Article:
I haven’t felt much like celebrating the 4th of July this year. Part of that for me is personal—it was a big deal as a kid to celebrate with fireworks and sparklers and late-night watermelon seed spitting at my parents’ house on the lake. Looking up at the colorful explosions covering the sky above me, I felt wonderfully small–safe, protected, a tiny piece of something bigger. Now both parents and the house are gone.
Part of my reluctance to celebrate is what I see when I look around our country now: Families are being torn apart at our borders, and children are kept in cages. Gun violence has become almost mundane, even as 5 journalists were murdered in a newsroom a few miles from my home in Annapolis. We are increasingly politically polarized, to the point that cooperative progress is difficult to envision.
This article by Sarah Babbs describes beautifully how I’m feeling, and has the added benefit of offering a reading list good for the whole family. I love it when the right book helps make sense of life.
In the meantime, all the patriotic-themed decorations in the grocery store have reminded me of how chaperoning my son’s 5th grade field trip to Philadelphia made me cry.
I was excited to spend the day with him and his friends, and giddy to see pieces of history I’d never before viewed in person. As we snaked through the entrance line to see the Liberty Bell, past quote after quote from abolitionists yearning, fighting for freedom, I felt a lump in my throat. The inscription on the bell reads, “Proclaim Liberty throughout all the Land unto all the Inhabitants thereof.” I thought of numerous unarmed black youth gunned down in various cities, of black citizens murdered in their own churches in the middle of worship. We have come far, but we still have so incredibly far to go.
Later in the day we visited Christ Church. The docent shared an amazing wealth of knowledge, including which founding mothers and fathers sat in which pews every Sunday. It’s a humbling feeling, to sit in the same sacred space as they did, so far apart in time, and to know that they heard the same Word of God that we hear today. It’s also distressing to wonder how often they might look at us and shake their heads, thinking, that is not at all what we intended.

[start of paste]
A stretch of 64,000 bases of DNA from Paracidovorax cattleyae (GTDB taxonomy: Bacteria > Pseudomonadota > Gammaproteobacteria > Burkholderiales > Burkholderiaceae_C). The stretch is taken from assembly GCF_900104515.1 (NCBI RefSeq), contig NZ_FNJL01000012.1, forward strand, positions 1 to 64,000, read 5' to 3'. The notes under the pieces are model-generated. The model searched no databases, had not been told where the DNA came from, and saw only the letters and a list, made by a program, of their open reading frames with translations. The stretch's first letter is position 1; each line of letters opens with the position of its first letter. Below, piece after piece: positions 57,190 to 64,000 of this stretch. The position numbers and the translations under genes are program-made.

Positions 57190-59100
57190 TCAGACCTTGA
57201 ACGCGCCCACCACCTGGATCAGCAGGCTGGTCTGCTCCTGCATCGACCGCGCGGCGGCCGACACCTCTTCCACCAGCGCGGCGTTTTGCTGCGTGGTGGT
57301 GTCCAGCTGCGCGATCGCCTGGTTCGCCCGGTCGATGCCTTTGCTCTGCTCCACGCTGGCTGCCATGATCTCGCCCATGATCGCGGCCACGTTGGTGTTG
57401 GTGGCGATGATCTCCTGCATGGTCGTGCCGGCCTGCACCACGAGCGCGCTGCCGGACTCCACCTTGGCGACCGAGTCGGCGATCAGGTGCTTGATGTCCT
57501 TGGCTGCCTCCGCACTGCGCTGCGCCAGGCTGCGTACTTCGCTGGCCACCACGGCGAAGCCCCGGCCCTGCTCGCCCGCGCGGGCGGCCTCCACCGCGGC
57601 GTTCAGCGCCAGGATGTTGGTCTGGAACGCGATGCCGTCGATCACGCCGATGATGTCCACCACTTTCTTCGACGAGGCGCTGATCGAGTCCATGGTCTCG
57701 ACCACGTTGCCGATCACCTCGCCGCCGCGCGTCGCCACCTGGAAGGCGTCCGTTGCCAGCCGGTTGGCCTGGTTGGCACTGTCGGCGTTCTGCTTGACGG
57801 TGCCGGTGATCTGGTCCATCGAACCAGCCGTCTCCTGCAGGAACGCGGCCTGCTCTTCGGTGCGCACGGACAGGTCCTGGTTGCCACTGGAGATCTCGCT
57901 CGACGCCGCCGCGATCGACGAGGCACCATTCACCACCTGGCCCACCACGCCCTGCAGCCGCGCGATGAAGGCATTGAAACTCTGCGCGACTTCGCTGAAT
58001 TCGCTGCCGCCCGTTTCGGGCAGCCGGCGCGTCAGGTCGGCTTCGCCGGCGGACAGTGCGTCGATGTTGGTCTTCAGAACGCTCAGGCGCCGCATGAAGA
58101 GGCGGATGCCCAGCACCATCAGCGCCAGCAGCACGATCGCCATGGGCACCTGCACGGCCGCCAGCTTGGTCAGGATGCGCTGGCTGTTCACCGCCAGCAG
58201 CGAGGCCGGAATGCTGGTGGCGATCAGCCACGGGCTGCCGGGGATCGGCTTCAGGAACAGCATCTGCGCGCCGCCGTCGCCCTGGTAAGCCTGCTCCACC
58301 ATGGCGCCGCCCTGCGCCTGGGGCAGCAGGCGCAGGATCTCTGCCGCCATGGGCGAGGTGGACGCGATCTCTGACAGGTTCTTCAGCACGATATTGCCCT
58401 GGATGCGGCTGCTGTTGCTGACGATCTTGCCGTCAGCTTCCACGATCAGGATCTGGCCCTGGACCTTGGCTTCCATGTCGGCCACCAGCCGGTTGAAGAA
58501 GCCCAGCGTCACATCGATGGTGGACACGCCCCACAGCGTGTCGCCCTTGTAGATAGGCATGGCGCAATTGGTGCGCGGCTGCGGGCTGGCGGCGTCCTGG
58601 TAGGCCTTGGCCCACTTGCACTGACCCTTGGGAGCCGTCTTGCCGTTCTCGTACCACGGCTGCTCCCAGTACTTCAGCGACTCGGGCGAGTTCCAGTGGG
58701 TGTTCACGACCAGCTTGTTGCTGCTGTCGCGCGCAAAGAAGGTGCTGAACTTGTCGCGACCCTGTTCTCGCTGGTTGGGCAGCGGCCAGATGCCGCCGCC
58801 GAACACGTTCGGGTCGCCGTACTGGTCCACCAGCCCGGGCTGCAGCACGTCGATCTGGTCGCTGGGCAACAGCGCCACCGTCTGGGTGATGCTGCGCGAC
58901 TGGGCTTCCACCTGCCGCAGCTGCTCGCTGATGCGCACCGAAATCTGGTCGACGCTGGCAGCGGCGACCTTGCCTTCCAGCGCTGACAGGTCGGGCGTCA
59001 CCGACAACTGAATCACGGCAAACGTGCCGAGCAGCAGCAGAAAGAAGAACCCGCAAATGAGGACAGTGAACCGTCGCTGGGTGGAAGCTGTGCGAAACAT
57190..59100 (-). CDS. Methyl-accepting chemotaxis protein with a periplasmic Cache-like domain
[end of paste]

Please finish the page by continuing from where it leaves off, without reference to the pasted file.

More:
I felt small again, sitting in that church. Small in space, and small in time. Of course, all those others who sat here so long ago, whose names we still remember, were themselves small specks. Our country has changed course quite a bit since the days when George and Martha Washington and Betsy Ross reserved a pew; with work it can continue to change.
As we were herding our elementary charges out of the church at the end of the tour, someone began playing the pipe organ. The docent had told us that it was almost done being renovated—the first renovation since it was built 200 years prior, and the only one it should need for another 200 years. He asked us to think for a moment about how long ago 200 years seemed, how much life had changed, and how the people who would play the newly refurbished organ 200 years from now might view our current society.
I hope they sit in the pews and feel small. I hope they look back at the 2000’s and pick out a few specks—maybe even a few who were here right now—who dedicated their lives to changing their country, who proclaimed liberty throughout all the land, unto all the inhabitants thereof.